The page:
Scaling Zend_Form

An adage often exchanged between Zend Framework enthusiasts goes something like this: “The bad thing about Zend Framework is that there’s a dozen ways to do anything. The great thing about Zend Framework is that there’s a dozen ways to do anything.” To a degree, this is a boon for the project. I think it’s fair to say that it’s one of the more flexible framework projects out there when it comes to how to do things with it.

I came across an instance using Zend_Form recently where the level of flexibility offered was a bit of a double-edged sword. In order to provide maximum flexibility per form element instance, each has not only their own filter, validator, and decorator instances, but also a plugin loader instance for each of these three types of plugins. These add up quickly when you have a form with several hundred elements in it.

But maybe you don’t have a reason for needing each element to have its own plugin loaders. I honestly can’t see a use case for that, but I’ve heard it claimed that one exists. For large forms, you can improve performance and memory usage by manually instantiating a plugin loader for each type of plugin, configuring them, and then having all elements added to the form use those plugin loader instances. To do this, subclass Zend_Form like so:

require_once 'Zend/Form.php';
require_once 'Zend/Loader/PluginLoader.php';

class Custom_Form extends Zend_Form
{
    private $_elementLoaders;

    public function init()
    {
        // Clear default form decorator paths so elements don't inherit them
        $this->getPluginLoader('decorator')->clearPaths();

        // Instantiate and configure central plugin loaders for elements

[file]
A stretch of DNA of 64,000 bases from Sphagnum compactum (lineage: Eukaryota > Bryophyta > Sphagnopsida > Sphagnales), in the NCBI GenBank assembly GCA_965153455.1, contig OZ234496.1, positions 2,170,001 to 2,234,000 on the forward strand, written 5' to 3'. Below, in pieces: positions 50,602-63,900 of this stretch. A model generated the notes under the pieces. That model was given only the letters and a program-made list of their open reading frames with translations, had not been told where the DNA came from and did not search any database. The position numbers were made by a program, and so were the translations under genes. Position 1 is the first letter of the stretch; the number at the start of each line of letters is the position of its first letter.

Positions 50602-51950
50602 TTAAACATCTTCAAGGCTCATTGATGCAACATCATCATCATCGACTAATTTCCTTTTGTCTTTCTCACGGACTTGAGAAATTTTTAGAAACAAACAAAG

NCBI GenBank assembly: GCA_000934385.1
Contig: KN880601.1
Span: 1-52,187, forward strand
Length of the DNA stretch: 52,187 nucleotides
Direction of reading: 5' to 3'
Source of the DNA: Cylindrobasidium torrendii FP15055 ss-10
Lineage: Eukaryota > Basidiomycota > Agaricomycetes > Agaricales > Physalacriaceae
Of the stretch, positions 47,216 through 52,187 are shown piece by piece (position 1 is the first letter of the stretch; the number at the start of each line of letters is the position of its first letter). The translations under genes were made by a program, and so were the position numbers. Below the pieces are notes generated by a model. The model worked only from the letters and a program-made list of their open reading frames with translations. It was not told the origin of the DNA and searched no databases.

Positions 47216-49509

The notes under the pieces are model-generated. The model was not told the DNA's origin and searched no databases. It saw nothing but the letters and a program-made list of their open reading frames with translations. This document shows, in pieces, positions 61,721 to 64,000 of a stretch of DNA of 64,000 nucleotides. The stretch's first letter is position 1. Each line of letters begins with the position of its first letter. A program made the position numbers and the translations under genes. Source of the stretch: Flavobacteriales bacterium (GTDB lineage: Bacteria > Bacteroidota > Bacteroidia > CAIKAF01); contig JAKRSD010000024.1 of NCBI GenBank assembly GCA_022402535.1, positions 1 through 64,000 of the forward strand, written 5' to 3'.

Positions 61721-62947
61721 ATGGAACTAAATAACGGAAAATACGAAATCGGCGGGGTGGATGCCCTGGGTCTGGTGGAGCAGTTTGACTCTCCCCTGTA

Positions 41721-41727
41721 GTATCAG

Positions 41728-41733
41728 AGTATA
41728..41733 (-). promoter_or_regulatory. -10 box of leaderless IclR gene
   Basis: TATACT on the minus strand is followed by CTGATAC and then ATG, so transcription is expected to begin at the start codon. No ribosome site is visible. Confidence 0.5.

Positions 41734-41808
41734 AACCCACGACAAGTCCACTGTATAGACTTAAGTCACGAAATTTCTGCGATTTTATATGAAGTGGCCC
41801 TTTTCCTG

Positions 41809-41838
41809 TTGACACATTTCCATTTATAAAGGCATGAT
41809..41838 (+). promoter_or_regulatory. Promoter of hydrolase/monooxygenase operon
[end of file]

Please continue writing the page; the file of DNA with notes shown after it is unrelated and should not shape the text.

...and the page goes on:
$this->_elementLoaders = array();

        $this->_elementLoaders['decorator'] = new Zend_Loader_PluginLoader();
        // $this->_elementLoaders['decorator']->addPrefixPath( ... );

        $this->_elementLoaders['validate'] = new Zend_Loader_PluginLoader();
        // $this->_elementLoaders['validate']->addPrefixPath( ... );

        $this->_elementLoaders['filter'] = new Zend_Loader_PluginLoader();
        // $this->_elementLoaders['filter']->addPrefixPath( ... );
    }

    public function addElement($element, $name = null, $options = null)
    {
        if (!is_array($options)) {
            $options = array();
        }

        // A plugin loader is implicitly created if default decorators are loaded
        $options['disableLoadDefaultDecorators'] = true;

        // Add the element to the form
        parent::addElement($element, $name, $options);

        // Configure the element to use the central plugin loaders
        $element = $this->getElement($name);
        foreach ($this->_elementLoaders as $type => $loader) {
            $element->setPluginLoader($loader, $type);
        }

        // Now load default decorators for the element
        $element->loadDefaultDecorators();

        return $this;
    }
}

I find the Internationalization of Zend_Form page in the Reference Guide to be a bit misleading. While no i18n is done by default, that doesn’t mean that Zend_Translate components are not still loaded by default. In my opinion, Zend_Form should have been designed such that you would enable this feature if you needed it rather than disabling it if you didn’t. Be that as it may, here’s how you can handle turning it off if you don’t need it to gain a little extra performance.